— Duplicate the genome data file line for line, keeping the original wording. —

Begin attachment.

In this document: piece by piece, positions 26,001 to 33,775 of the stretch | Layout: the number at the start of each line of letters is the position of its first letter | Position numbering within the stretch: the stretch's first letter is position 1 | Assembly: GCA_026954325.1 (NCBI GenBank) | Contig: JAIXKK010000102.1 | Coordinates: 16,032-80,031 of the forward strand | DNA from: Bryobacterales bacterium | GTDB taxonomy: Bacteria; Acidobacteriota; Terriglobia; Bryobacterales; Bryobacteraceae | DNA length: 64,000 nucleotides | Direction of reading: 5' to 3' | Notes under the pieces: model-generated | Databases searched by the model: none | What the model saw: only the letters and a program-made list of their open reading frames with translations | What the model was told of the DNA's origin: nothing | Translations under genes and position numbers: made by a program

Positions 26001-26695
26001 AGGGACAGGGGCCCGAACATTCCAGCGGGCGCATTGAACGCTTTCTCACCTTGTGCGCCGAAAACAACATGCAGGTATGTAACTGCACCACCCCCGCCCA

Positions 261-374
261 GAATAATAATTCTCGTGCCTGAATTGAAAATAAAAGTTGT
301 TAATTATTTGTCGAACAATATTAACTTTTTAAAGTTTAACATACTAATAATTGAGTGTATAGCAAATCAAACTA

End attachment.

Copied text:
In this document: piece by piece, positions 26,001 to 33,775 of the stretch | Layout: the number at the start of each line of letters is the position of its first letter | Position numbering within the stretch: the stretch's first letter is position 1 | Assembly: GCA_026954325.1 (NCBI GenBank) | Contig: JAIXKK010000102.1 | Coordinates: 16,032-80,031 of the forward strand | DNA from: Bryobacterales bacterium | GTDB taxonomy: Bacteria; Acidobacteriota; Terriglobia; Bryobacterales; Bryobacteraceae | DNA length: 64,000 nucleotides | Direction of reading: 5' to 3' | Notes under the pieces: model-generated | Databases searched by the model: none | What the model saw: only the letters and a program-made list of their open reading frames with translations | What the model was told of the DNA's origin: nothing | Translations under genes and position numbers: made by a program

Positions 26001-26695
26001 AGGGACAGGGGCCCGAACATTCCAGCGGGCGCATTGAACGCTTTCTCACCTTGTGCGCCGAAAACAACATGCAGGTATGTAACTGCACCACCCCCGCCCA

Positions 261-374
261 GAATAATAATTCTCGTGCCTGAATTGAAAATAAAAGTTGT
301 TAATTATTTGTCGAACAATATTAACTTTTTAAAGTTTAACATACTAATAATTGAGTGTATAGCAAATCAAACTA